• Enforcement of existing laws would end much of the need for importing foreign workers

When did IT Staffing get so out of control?

Some of you might not remember the heydays of Information Technology and the dot.com bubble.  Programmers made hundreds of thousands of dollars and had skill sets that included “playing Atari”.  Anyone who had any degree of Information Technology experience, most of which was self-taught, could write their own ticket for jobs and salaries.

Then the bubble burst…

Thousands of IT people got laid off and had to find work in other domains.  Many of them never returned, and their vast knowledge was lost.  Offshore outsourcing emerged, and the IT department lost its shine and its value.

We are witnessing the results of a lack of adherence to any reputable and reliable frameworks in Information Technology management. Every day, companies are being hacked, emerging technologies leave us wondering how to keep up, and there doesn’t seem to be anyone to turn to solve these problems.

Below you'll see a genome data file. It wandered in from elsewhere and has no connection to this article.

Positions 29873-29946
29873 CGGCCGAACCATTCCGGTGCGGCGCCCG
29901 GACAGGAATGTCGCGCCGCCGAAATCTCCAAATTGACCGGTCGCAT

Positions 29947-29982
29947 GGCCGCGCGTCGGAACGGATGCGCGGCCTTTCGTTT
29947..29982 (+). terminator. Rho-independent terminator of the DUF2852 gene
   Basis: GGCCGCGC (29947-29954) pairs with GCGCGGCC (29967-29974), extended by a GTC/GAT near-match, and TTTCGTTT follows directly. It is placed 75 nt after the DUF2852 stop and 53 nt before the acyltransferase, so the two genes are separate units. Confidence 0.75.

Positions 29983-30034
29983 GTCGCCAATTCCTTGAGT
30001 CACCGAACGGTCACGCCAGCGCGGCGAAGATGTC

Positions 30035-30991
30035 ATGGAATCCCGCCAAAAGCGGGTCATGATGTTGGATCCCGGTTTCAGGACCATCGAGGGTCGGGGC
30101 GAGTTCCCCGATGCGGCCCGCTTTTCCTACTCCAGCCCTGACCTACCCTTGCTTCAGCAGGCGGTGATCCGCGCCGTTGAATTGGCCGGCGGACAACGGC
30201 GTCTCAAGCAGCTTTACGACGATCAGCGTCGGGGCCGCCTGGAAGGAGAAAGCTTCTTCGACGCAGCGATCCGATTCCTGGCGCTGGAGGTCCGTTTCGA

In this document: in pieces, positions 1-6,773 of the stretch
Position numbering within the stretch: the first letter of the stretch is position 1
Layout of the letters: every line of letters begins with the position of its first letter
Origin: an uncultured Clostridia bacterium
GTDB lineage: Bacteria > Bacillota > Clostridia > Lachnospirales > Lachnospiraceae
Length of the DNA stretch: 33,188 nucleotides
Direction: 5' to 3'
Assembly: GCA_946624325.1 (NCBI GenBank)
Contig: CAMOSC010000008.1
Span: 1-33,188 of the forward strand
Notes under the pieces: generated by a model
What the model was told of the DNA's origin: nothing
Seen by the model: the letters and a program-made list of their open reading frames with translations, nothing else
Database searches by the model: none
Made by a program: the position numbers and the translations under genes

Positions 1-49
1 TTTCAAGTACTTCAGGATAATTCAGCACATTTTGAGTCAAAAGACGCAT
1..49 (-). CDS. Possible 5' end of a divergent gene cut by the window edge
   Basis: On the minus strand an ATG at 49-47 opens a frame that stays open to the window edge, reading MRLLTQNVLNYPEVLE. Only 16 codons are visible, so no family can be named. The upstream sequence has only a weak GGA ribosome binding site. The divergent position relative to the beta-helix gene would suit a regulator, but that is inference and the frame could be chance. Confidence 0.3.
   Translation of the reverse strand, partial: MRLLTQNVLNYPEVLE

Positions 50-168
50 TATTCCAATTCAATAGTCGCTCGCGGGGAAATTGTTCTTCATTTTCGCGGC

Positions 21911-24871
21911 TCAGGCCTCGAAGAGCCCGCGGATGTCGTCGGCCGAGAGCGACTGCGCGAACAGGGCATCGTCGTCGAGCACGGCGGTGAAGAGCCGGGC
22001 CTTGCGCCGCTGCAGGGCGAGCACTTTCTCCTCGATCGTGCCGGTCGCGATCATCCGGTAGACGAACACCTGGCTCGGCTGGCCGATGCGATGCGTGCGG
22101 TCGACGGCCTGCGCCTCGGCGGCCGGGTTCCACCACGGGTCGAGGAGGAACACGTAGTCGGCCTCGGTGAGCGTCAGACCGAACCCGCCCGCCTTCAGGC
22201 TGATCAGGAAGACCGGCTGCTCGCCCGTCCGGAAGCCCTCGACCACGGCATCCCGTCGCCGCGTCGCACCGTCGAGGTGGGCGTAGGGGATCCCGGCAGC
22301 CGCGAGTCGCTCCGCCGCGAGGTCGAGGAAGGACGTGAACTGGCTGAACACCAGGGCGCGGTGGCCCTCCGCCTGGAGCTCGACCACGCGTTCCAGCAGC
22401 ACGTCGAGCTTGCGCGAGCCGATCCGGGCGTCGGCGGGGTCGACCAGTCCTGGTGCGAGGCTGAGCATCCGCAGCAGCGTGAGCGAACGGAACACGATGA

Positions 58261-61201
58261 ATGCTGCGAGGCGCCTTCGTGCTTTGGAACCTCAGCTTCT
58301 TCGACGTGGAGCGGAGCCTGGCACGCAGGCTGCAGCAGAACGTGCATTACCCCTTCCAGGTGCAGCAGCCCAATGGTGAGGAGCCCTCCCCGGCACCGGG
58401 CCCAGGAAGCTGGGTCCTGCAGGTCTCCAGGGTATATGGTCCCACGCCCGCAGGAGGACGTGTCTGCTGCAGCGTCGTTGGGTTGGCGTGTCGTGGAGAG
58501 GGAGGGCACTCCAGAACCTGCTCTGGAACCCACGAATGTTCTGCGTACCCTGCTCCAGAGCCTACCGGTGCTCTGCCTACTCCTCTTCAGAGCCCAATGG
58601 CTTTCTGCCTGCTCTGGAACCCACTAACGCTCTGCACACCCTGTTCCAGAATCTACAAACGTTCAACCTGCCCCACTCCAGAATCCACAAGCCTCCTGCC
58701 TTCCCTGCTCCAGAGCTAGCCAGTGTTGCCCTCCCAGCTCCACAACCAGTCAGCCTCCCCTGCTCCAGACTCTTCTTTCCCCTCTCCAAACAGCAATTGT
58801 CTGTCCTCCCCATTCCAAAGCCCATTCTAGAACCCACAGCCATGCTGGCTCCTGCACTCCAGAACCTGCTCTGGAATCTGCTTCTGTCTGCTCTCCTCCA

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Small and large businesses, education, industry and compliance need to build more collaborative relationships to re-establish Information Technology Infrastructure.

How many IT people does my company need?

In a recent workgroup discussion, this question generated a multitude of emails, but no hard evidence to support any particular methodology to answer this question.  IT/Et frameworks cross multiple platforms and disciplines.  There couldn’t possibly be a single formula to answer this question.  But there is a progressive infrastructure framework that clarifies how to get value and performance from your IT staff, whether on-site or remote, outsourced or on-site.

Building an IT Infrastructure

Below are the SOC codes that cover the majority of IT/Et job descriptions.  As organizations grow, either by volume, by economics, or both, the natural progression is to move from a low buy in/maintenance patchwork infrastructure to full capacity governance, risk and compliance (GRC).

For full descriptions of the SOC codes below, please visit O*NET Online.

SOC Cybersecurity Workforce

A note of levity in a complicated topic.

  • Below is an excerpt from a posted job description at a medical university for a CISO position in an executive leadership category. If this excerpt doesn’t convince you that something is wrong in IT/Et, I’m not sure what would.